By Rich Santilli

Over the course of nearly twenty years as founder and CFO of a revenue cycle management company with clients in almost 25 states, I have had the opportunity to speak with many other CFOs. Some are extremely smart and savvy business people in full command of their business entity. Others, I would describe as “over their head” trying to put out fires without the knowledge or resources necessary to do so. In truth, first impressions can be deceiving. The major difference between the two types of CFOs is that successful ones realize they need to spend the majority of their time working “on” their Health Center and far less time working “in” it. The struggling CFOs do the exact opposite. So how do the successful CFO’s do it? In a word, DATA.

Let me give an example of a typical conversation with a CFO at a financially struggling health center.

Me: Are you seeing more or fewer patients?
Struggling CFO : “I think we are seeing more patients.”

Me: Are you having problems in your billing department?
Struggling CFO: “No. We have had the same people running it for a long time.”

Me: Have you looked at your top denials?
Struggling CFO: “No.” 

Me: Have you seen a decrease in your blended encounter rate or average payment per visit?
Struggling CFO: “What is that?” 

Me: Have your days in accounts receivable increased?
Struggling CFO: “Yes. It goes up every month.”

Me: Do you know why?
Struggling CFO: “Not exactly.  I know we have some credentialing issues
and the billing department blames it on the front desk or provider coding
issues, so I assume it’s due to that.” 

Me: Has your payer mix changed?
Struggling CFO: “I don’t think so.”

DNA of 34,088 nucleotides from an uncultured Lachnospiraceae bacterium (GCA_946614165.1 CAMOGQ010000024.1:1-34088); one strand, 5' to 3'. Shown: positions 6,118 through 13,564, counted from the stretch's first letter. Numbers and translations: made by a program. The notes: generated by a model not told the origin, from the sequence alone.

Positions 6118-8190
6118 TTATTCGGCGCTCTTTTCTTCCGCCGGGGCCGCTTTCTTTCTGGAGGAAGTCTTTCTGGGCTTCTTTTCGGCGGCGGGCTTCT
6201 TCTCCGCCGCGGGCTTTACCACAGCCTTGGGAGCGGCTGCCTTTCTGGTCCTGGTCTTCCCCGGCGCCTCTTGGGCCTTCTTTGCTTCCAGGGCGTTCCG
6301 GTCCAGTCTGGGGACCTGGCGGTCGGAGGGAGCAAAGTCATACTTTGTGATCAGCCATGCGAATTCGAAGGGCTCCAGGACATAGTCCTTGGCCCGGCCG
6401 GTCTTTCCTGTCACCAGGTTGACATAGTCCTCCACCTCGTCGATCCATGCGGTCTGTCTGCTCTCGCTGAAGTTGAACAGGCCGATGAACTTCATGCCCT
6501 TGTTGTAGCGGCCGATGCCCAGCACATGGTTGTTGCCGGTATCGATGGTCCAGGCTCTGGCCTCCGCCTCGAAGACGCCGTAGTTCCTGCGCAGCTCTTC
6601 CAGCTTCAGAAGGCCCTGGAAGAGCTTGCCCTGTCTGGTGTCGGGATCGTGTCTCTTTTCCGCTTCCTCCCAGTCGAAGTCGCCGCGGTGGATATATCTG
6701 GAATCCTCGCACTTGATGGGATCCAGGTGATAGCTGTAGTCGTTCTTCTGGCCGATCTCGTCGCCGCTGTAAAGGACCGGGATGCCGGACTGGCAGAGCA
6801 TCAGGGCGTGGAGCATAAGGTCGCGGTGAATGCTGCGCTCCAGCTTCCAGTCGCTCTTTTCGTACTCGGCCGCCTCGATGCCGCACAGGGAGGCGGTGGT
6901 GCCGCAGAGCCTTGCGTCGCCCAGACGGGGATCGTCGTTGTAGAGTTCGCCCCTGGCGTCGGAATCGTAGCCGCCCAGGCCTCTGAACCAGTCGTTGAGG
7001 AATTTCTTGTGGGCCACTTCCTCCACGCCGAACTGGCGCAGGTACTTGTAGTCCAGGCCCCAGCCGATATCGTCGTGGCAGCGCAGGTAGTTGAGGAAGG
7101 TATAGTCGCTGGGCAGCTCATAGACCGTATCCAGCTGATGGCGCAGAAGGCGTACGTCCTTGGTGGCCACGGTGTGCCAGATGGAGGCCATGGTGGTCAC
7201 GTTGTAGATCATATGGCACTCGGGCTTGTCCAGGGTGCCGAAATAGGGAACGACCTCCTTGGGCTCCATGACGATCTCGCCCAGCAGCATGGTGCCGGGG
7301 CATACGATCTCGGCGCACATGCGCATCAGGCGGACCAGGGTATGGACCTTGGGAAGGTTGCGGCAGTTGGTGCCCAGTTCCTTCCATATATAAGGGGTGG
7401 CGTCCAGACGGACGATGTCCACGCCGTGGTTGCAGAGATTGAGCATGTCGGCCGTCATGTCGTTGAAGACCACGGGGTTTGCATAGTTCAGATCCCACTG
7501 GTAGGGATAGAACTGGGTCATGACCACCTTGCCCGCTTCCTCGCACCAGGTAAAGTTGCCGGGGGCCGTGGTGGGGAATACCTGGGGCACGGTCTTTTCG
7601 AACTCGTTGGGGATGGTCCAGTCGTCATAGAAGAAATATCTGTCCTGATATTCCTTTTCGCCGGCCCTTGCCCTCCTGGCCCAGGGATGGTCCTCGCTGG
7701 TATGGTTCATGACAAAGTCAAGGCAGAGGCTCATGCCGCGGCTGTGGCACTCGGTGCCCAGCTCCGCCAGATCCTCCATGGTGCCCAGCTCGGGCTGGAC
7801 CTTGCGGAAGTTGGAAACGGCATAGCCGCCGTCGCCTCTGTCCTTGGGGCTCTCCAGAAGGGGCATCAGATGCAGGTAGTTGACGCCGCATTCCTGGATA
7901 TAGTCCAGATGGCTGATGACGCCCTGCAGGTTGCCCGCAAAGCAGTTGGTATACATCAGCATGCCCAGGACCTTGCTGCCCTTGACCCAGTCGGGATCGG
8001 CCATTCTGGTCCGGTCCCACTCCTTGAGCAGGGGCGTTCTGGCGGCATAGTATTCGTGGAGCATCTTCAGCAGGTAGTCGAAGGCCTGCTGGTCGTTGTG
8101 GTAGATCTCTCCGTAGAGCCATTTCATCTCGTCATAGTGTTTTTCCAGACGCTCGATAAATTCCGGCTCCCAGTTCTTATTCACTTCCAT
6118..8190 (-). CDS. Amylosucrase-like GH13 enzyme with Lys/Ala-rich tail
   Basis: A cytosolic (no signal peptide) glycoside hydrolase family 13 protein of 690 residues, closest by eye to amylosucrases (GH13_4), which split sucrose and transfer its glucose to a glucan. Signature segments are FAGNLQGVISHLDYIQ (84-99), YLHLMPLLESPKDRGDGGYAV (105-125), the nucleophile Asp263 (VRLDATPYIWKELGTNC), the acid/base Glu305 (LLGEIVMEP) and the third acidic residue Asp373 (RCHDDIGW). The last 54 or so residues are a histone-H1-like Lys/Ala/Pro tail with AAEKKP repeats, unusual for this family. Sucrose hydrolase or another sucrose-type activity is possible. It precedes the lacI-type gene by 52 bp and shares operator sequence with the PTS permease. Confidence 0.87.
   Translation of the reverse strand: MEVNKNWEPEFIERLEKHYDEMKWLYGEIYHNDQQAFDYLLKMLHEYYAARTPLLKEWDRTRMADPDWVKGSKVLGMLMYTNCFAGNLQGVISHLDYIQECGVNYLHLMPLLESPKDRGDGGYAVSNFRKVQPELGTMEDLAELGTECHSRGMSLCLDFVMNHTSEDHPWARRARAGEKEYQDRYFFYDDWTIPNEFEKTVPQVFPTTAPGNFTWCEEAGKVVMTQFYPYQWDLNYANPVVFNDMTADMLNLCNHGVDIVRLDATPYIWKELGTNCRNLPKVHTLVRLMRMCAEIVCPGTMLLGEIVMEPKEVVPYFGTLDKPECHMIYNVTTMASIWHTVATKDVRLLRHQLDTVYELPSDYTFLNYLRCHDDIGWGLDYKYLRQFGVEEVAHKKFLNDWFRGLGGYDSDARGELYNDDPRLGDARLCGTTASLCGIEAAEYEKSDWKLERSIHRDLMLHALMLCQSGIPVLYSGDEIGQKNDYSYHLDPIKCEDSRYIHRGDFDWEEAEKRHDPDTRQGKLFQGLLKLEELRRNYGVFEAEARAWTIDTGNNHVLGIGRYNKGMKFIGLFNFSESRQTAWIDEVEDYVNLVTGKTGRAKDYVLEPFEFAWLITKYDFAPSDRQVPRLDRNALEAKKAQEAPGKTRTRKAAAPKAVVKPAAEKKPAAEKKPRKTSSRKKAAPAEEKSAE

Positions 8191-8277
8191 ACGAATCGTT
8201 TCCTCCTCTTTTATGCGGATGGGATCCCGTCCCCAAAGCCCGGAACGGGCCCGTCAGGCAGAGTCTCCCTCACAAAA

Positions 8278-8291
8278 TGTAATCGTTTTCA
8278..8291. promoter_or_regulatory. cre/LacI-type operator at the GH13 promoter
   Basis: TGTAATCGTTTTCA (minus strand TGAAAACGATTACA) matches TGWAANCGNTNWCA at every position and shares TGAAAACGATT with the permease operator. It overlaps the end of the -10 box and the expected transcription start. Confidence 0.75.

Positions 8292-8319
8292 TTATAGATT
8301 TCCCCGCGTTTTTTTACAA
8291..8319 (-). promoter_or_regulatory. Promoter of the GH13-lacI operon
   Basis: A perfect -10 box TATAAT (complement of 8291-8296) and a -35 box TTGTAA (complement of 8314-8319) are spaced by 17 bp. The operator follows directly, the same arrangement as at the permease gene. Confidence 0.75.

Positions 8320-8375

At this point, to me it is clear this lost soul has no idea what is going on in the billing department and is just assuming (hoping) the billing manager is truly competent.

And now, the successful CFO conversation:

Me: Are you seeing more or fewer patients?
Successful CFO: “I can see the last three months on a weekly basis
at each location, we are seeing an increase of about 12%”

Me: Are you having any issues with your billing department?
Successful CFO: “No. I spend a few minutes each day looking at billing KPI
that tell me they are doing a solid job.”

Me: What Key Performance Indicators (KPI) are you evaluating?
Successful CFO: “Revenue received month to date, collection rate, and
provider productivity are things I like to review daily. On a monthly
basis, I will also review our blended encounter rate, days in accounts
receivable, top 5 denial reasons, and any changes in payer mix.”

After hearing this, it is clear this CFO is on their game and knows the KPI necessary to determine how well their center is performing.

Gathering and understanding information on the billing, coding, and reimbursement process may seem daunting, but it doesn’t have to be. Data are accessible via your billing system, EOBs/RAs (Explanation of Benefits/Remittance Advices), and reports from clearinghouse vendors are chock full of useful info. Admittedly, these are disparate sources of data and unless you have a company or software product that rolls them up into a meaningful dashboard, some time is necessary to crate MS Excel sheets and charts/graphs to tell the tale.

Regardless, once the problem areas are identified, your time and energy become much more focused and results are more rapidly achieved. Slow or lagging revenue can be caused by many factors; e.g., decreased patient visits, providers not credentialed, poor performance of your billing team, elevated claim denials, increase in self-pay patients, increase in Medicaid volume (lower payment per service), etc. Regularly analyzing optimal data allows you to quickly identify a potential problem and get it resolved before it broadly impacts your overall payments.  Being proactive rather than reactive is always preferred. Being armed with this information not only makes focusing in on and fixing the problem much easier, but it also makes preparing for your board or leadership meeting much easier. Having definitive reasons for any problems alleviates concern about future fiscal health.

To elevate performance, arm yourself with “actionable” data. Data which allows you to have access to fix issues vs. guessing about financial performance. You know where the problems are and can focus on mitigation vs. searching for understanding. You will be one of the successful CFOs that spends a few minutes each day monitoring results and the rest of your day on other potential opportunities. Time is spent working “on the business rather than “in” it. All you need is the data.